Live Metal Prices / oz
Gold: 1227.19 USD
Silver: 15.51 USD
Platinum: 818.50 USD
Palladium: 906.50 USD
Rhodium: 2260.00 USD

Why Invest in Gold Sovereigns

Owning gold bullion has a number of really potentially positive benefits, including hedging against inflation, maintaining value during a recession, and being freely recognised and traded worlwide.

Most investment or portfolio managers will tell you that investing in a diversified portfolio is a good idea - in otherwords, 'don't put all your eggs in one basket!'.

On this basis, it is always a good idea to put 10%-15% of your portfolio into precious metals, which negatively correlate to the stock market, and therefore gain value during recessions, while also maintaining purchasing power in the long run.

Gold's adjusted high was reached in 1980, when it reached what would today be $2,400 / ounce. This means that there is significant potential for an upswing in the gold price in today's market.

There are several ways you can purchase 'gold'.

1. You can buy into a gold ETF. However, the problem with this is that you do not actually own the physical gold. Therefore, if you need to access the gold or sell it for some reason, it may not always be possible.

2. You can buy into gold mining stocks. However, these are very risky, unless you already know a lot about gold mining and the different mines. Gold mines are notorious for having exceptionally high running costs. This means that a stock rate can go down even if gold prices are rising, due to costs not being managed properly.

3. You can physical gold bars and coins. This is perhaps the most straightforward and easy way to buy gold. If you own physical gold, you can sell your holdings incrementally or all at once, and you can keep your holdings discreetly. You do not necessarily need to disclose that you own physical gold.

Although most people thing of a 1 Ounce Gold Maple Leaf or a 1 Ounce Gold Eagle coin when considering purchasing gold coins, there are a number of European gold coins that should also be considered - these include the Swiss Vreneli, the French Marianne, and of course the British Sovereign.

Of these three, the British gold Sovereign is the most recognised and circulated worldwide. The British Sovereign gold coin, which is produced by the Royal Mint, has been in production continuously since 1837. These coins are not only 'gold bullion' coins, but they also have legal tender value.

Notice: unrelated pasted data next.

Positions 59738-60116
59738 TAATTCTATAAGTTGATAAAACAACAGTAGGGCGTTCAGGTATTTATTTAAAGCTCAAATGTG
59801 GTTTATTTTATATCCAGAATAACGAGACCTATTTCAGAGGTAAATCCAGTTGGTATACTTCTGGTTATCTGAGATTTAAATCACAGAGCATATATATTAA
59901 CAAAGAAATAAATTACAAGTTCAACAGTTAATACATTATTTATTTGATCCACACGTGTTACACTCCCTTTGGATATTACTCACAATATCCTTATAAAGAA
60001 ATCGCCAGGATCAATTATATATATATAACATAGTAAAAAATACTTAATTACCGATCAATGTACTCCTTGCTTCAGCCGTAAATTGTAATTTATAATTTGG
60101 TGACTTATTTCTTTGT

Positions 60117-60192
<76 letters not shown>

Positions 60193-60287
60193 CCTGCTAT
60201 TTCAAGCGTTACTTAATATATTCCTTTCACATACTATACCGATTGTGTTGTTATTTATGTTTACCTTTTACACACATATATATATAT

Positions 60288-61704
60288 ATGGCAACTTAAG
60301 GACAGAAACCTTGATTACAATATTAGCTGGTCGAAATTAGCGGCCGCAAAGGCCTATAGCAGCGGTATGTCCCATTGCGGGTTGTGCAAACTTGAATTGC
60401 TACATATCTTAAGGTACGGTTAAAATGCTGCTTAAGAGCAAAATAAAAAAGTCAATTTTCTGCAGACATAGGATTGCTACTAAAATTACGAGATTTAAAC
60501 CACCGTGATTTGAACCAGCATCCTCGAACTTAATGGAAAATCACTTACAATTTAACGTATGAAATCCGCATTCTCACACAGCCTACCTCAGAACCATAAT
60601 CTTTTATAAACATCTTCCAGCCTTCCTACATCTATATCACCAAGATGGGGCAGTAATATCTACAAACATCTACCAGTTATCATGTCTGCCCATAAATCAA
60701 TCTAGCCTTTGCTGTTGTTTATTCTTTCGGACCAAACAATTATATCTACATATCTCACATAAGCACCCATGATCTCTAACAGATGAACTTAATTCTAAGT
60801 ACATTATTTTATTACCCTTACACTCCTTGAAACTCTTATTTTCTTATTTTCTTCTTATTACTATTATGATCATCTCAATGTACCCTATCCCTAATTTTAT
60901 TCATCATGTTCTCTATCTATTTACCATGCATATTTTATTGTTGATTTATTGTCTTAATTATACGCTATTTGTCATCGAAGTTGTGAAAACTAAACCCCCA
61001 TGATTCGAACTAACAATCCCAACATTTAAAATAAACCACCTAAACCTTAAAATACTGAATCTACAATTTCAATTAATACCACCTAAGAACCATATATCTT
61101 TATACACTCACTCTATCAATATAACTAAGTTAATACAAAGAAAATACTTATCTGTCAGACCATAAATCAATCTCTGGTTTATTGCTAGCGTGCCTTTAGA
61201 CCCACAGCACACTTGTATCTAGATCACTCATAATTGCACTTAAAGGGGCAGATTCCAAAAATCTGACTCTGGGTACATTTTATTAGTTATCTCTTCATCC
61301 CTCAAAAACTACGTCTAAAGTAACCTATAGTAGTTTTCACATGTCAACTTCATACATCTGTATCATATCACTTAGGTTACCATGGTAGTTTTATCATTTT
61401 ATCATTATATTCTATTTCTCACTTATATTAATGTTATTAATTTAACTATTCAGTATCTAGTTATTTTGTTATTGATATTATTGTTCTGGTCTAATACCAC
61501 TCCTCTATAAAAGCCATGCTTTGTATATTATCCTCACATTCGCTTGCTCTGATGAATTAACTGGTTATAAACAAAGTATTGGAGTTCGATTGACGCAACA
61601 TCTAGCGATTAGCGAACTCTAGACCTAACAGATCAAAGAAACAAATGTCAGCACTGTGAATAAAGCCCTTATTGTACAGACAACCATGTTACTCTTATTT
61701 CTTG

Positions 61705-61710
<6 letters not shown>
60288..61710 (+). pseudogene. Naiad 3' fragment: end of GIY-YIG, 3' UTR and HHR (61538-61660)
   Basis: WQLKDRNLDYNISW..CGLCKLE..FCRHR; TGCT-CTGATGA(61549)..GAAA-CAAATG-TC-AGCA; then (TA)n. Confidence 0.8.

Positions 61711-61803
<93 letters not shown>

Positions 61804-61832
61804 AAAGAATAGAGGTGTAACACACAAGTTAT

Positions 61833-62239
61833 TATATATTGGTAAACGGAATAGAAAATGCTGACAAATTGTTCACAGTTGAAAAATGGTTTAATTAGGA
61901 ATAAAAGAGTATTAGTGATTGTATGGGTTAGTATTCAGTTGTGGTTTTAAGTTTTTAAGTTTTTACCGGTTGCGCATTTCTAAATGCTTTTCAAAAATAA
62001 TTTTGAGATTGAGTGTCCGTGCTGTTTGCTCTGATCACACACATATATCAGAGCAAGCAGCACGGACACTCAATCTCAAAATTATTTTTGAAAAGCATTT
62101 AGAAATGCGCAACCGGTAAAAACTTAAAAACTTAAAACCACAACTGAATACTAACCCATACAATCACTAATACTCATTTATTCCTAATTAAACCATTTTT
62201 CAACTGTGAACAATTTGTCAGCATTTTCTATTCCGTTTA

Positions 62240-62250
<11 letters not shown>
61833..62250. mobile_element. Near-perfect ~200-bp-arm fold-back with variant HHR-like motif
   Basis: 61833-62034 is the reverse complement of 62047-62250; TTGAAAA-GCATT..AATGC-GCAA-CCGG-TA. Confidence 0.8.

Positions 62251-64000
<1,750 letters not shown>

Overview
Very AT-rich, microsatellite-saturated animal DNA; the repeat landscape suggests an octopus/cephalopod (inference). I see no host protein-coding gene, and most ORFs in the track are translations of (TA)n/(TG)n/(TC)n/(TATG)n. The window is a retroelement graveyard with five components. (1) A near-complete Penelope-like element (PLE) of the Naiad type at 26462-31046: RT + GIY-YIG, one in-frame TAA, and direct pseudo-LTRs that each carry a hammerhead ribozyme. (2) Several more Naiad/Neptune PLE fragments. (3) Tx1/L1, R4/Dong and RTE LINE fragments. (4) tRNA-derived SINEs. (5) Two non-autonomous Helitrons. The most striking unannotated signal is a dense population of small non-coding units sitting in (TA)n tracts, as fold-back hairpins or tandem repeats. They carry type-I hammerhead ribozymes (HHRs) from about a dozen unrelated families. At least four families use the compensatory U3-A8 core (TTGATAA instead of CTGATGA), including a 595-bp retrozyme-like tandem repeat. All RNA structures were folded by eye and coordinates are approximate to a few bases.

The fact that these gold Sovereigns are considered investment grade gold bullion coins means that they have VAT exempt status in the European Union and in the United Kingdom. They also have no capital gains tax payable in the United Kingdom on profits for British residents. These two factors make the British Sovereign very popular in the European Union, and particularly in the United Kingdom.

The gold Sovereign surprisingly has a relatively low purchasing premium, which means that it can be purchased for a small margin over the spot gold price.

A one ounce gold coin sells for a significantly higher price than a gold sovereign. This is because a gold sovereign contains only 7.3 grams of gold. However, both have a similar premium. This makes the Sovereign a more 'affordable' option for gold investors. Many individuals do not have $1300 to purchase a gold coin each month, however they do have $400. This difference in price makes investing into gold coins more accessible to clients buying gold incrementally.

About the Gold Sovereign

Gold sovereigns in their current form have been continuously minted since 1837.

However, Sovereigns have existed as part of the British currency for more than 500 years.

The coin features an image of Queen Elizabeth II (or the current monarch at the time of minting) on the front, and an image of George slaying a dragon on the reverse.

Throughout the 1800's, the British Sovereign gold coin was in high demand both in the United Kingdom and throughout its colonies, as it was known that the coins contained physical gold in them. They were accepted in Canada, India, and in most of the trading posts that the British occupied at that time. The Royal Mint even set up subsidiary mints in some of its colonies, including India and Australia, to manufacture gold Sovereigns for local markets.

Today, these coins are still one of the most popular gold coins available on the precious metals market to physical gold coin enthusiasts.

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